Australian report emphasises what works approach to self help

An Australian study emphasises the need for research on ‘what works, for whom and for what’ in relation to self help materials, digital or otherwise. The report was published by the Law and Justice Foundation of New South Wales in its December Justice Issues and written by Hugh M. McDonald, Suzie Forell and Zhigang Wei.

The study has three characteristics. First, it is a serious piece of research, albeit on somewhat old data – collected in 2008 and published as a Legal Australia-Wide Survey by the Foundation in 2012. Secondly, it puts digital assistance firmly in the context of self help more generally. Third, it asserts that self help, digital or otherwise, is generally best seen as one element of a raft of ways of assisting people with problems and that we need empirically to study what works for what people with what problems at what stage.

Digital assistance was, of course, pretty undeveloped back in 2008. The report posits three historic waves of self help assistance. 

The first wave ‘ranged from factsheets and leaflets to self-completed kits for certain types of legal transactions, such as “do-it- yourself” wills and divorce kits. Comprehensive ‘legal handbooks’ were published to increase the lay person’s access to legal information. At the same time the “plain language” legal information movement advocated for legal information to be written in plain English instead of legal jargon.’ 

‘The second wave saw hardcopy SHRs [self help resources] transferred online and incorporated new digital technology, such as video, as well as tailored online legal information via self-guided decision-trees and the like. Self-help centres, kiosks and information services, annexed to courts, tribunals, libraries and public legal services, were also instituted to enhance access to legal information where people were likely to need or seek it.’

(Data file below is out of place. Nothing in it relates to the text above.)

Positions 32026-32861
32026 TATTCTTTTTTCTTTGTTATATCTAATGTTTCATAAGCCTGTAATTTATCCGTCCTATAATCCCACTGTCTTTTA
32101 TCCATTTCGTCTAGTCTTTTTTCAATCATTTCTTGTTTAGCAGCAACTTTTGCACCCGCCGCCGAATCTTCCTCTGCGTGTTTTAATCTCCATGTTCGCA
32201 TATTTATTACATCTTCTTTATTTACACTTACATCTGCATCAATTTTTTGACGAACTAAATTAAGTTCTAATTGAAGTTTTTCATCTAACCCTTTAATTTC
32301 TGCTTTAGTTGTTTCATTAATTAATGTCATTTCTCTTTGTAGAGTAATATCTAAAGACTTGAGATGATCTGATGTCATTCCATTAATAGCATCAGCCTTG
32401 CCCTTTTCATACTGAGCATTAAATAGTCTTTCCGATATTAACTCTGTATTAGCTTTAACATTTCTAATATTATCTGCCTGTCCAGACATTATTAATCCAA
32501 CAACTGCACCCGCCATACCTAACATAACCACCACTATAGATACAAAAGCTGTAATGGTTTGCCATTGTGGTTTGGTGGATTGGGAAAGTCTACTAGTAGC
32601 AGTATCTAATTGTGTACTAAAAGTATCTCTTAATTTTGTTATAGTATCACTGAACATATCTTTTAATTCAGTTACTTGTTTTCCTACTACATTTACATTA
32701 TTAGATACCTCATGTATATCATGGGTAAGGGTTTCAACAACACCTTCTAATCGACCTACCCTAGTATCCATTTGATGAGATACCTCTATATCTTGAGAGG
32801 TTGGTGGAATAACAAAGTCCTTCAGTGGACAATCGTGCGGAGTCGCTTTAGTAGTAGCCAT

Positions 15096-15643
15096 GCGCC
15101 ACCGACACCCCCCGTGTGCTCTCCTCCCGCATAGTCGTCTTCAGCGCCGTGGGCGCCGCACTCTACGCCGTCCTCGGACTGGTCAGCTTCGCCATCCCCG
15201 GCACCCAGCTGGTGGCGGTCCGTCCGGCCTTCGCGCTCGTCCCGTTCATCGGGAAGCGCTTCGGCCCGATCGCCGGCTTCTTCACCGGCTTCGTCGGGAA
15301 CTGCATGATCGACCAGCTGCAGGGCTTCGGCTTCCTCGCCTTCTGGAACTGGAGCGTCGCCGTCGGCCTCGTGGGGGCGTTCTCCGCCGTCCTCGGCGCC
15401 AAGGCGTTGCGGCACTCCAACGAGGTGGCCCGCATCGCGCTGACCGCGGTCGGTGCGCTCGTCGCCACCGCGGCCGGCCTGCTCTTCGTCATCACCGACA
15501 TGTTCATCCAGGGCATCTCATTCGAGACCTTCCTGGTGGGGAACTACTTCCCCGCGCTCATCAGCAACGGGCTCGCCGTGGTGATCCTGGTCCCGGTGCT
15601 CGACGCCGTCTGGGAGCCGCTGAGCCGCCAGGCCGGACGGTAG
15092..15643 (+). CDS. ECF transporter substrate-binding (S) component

The ‘third wave of “digital innovation and transformation” ushers in sweeping changes, and distinctions between legal information, legal advice and legal resolution pathways blur. Online dispute resolution (ODR) applications, capable of integrating triage, tailored legal information and access to expert advice, guiding users through intake, and canvassing possible solutions and resolution are being rolled out in various jurisdictions.’

In 2008, the report suggests that Australia was in the second wave of development – though it might be that there was still much of the first in operation. The point of the report is that the experience of users at earlier ‘analogue’ stages of these developments can be carried across to later digital developments. In effect, if you needed help to make sense of a leaflet, you are likely also to need assistance to use fancy digital self-assembly documentation. 

Digital should not, the authors say, be mistaken for a ‘silver bullet’ exempt from earlier experience – ‘rather, digital solutions appear likely to be most effective when designed to mirror and meet the legal capability and problem-solving behaviours of end users, as augmented by, and augmenting, wider public legal assistance services and infrastructure.’ The consequences are potentially dire for advocates of ‘digital by default’ systems of provision. In practice, the Australian research suggests that in 2008 people often used multiple approaches – or channels – to resolve a legal problem.

Digitalisation can make those channels easier to use: ‘Digital solutions now offer the promise of guided pathways, ODR and AI in multiple embodiments such as natural language inquiry,
chat-bots, virtual assistant avatars, intelligent automation and predictive analytics to help users to clarify legal needs and decide what they what to do next.’ Nevertheless, we need to proceed with care and with research: ‘Whatever their digital form, there are … both legal and digital capability barriers to overcome to enable and empower lay people to use law and legal information to effectively resolve legal problems. For example, research has identified how mismatches between the nature of SHRs and some users’ expectations and behaviours affect usability. Legal capability requires more than legal knowledge, and is constrained by skill, psychological and resource constraints.’

Many – perhaps most, conceivably all – research reports end with a plea for more research. ‘Design and provision of ‘helpful’ SHRs would ideally be informed by knowledge and understanding of user experiences and outcomes. There are, however, substantial gaps in the legal assistance evidence base concerning ‘what works’. While the findings here signal both prospects for, and limits to, digital and other forms of SHRs, we need to know more about the factors affecting uptake and utility to design and provide more effective SHRs.’

The report, however, moves towards one important thesis: the ‘need and capability across the community is likely to require multi-prong, multi-channel strategies, and where some people will require access to more intensive forms of assistance to enjoy equal access to justice.’ In other words, forget digital exclusiveness and concentrate on digital augmentation or supplementation. That seems reasonable.

 

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